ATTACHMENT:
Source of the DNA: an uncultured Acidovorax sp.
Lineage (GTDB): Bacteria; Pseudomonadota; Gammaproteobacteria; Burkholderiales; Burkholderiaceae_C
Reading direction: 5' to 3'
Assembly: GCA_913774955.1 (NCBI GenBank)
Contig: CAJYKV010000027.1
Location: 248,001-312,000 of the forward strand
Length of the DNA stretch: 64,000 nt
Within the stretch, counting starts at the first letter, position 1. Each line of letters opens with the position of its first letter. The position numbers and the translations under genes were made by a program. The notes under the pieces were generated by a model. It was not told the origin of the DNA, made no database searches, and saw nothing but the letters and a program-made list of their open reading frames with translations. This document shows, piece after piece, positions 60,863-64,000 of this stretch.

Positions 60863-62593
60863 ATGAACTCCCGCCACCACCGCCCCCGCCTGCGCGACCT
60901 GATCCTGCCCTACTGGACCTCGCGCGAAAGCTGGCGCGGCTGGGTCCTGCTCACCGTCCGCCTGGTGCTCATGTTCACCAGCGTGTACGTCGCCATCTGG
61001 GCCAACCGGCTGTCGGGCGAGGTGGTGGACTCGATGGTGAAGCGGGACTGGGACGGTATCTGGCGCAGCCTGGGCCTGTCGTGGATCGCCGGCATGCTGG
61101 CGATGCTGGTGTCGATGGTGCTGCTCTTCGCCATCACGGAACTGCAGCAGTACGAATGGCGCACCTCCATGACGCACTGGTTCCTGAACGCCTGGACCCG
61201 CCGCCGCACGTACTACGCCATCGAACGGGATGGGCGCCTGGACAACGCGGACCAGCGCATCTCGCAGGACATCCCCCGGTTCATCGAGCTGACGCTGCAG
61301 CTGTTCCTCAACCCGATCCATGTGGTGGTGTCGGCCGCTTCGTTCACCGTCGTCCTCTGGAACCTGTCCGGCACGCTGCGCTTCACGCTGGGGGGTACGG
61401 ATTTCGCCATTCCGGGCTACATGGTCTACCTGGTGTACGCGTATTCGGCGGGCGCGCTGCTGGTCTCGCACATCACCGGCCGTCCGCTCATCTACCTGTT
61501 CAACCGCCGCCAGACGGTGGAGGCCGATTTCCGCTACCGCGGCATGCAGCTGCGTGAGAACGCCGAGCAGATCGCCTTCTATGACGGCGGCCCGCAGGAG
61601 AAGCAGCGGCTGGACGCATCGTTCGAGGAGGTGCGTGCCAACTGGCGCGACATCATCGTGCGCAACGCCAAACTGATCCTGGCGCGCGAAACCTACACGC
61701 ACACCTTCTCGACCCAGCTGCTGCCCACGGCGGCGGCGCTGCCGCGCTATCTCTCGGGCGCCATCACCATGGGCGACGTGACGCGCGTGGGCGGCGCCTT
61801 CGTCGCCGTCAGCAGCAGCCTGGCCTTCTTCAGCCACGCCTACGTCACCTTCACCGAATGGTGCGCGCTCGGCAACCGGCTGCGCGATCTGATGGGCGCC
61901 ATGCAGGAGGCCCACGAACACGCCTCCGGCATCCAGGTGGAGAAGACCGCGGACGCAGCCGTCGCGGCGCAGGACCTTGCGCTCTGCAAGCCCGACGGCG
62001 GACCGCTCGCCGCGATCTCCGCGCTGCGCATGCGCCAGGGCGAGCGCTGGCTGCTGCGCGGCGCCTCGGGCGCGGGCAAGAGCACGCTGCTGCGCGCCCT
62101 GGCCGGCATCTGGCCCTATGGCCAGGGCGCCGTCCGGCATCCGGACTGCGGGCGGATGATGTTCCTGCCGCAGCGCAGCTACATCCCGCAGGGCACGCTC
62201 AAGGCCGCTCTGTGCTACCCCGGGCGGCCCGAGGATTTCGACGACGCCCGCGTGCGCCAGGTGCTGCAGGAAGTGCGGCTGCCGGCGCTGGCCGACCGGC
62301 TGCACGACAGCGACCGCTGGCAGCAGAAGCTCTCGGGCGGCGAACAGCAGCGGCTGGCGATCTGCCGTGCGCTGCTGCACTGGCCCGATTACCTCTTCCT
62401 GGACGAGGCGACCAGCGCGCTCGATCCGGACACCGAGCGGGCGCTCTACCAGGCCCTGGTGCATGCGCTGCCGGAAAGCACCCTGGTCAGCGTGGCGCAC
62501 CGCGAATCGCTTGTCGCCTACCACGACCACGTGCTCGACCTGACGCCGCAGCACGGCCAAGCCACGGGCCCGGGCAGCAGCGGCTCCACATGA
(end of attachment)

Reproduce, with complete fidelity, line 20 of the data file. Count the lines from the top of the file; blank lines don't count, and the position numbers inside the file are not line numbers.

61801 CGTCGCCGTCAGCAGCAGCCTGGCCTTCTTCAGCCACGCCTACGTCACCTTCACCGAATGGTGCGCGCTCGGCAACCGGCTGCGCGATCTGATGGGCGCC